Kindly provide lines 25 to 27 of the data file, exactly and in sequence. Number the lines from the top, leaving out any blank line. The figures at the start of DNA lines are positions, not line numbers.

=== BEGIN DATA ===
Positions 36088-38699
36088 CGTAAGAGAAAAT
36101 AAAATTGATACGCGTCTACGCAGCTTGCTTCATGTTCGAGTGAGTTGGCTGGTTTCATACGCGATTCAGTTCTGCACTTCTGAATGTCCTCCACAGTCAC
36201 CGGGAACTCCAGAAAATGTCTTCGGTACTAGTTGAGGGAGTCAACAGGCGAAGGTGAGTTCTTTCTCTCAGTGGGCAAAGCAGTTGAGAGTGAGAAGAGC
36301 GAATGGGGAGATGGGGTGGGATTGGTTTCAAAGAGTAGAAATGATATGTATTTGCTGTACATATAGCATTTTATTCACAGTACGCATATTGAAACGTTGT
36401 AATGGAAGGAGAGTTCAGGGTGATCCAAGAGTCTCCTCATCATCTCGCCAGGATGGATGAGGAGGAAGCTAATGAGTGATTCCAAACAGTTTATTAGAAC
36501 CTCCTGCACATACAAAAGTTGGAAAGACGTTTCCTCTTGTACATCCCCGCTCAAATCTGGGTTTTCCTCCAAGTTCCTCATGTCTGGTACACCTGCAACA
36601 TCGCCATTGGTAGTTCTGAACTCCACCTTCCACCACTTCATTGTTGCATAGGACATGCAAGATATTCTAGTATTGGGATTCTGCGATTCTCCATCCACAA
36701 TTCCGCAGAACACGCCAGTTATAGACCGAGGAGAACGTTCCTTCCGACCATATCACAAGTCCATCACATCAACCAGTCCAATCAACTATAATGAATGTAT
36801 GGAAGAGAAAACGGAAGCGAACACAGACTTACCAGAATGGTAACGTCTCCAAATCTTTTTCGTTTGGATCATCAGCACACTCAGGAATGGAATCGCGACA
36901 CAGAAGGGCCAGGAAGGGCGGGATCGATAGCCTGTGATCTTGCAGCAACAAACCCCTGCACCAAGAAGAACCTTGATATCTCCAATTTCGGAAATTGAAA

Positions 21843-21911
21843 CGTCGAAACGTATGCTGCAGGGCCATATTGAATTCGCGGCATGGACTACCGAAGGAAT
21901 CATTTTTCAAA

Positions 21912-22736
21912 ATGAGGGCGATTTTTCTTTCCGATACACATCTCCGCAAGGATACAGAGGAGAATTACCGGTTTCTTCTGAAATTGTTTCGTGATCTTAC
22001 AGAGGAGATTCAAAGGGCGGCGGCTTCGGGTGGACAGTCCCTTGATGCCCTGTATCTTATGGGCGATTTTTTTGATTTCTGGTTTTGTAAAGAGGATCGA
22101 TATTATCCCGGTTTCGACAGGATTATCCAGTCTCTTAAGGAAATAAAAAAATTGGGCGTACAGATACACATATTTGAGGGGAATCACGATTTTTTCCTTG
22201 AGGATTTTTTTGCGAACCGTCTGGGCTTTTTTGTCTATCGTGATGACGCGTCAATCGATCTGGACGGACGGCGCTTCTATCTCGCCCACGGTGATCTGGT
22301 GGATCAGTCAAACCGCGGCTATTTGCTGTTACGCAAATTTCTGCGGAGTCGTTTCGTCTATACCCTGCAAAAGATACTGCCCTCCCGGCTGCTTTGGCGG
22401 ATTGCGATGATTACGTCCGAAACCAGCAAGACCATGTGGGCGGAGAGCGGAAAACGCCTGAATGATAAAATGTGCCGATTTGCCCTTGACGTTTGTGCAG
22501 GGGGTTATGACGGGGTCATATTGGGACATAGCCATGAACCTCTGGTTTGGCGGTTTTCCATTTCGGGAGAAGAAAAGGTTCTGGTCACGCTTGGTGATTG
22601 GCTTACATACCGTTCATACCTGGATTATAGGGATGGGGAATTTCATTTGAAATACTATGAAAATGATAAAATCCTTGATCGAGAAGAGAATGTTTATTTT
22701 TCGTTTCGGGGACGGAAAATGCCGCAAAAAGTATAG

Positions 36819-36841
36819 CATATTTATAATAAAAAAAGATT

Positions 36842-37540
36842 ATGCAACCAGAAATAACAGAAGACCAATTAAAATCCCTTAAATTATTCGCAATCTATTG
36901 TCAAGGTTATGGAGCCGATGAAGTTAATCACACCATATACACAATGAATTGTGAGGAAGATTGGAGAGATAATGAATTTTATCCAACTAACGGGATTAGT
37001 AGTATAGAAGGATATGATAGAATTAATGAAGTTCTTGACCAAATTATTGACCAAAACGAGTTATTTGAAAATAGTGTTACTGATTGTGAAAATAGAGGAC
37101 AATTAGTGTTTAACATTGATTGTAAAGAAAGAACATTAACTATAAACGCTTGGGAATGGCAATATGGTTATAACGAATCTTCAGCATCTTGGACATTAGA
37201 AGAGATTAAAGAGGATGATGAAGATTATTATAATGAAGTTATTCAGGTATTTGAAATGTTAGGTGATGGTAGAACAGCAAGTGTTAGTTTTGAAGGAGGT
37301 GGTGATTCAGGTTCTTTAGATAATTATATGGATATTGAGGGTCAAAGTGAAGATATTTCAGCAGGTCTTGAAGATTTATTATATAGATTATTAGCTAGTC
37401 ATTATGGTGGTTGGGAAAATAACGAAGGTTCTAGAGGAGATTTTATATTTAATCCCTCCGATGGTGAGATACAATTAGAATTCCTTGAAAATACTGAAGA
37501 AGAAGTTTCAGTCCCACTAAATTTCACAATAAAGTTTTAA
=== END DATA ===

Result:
Positions 36819-36841
36819 CATATTTATAATAAAAAAAGATT

Positions 36842-37540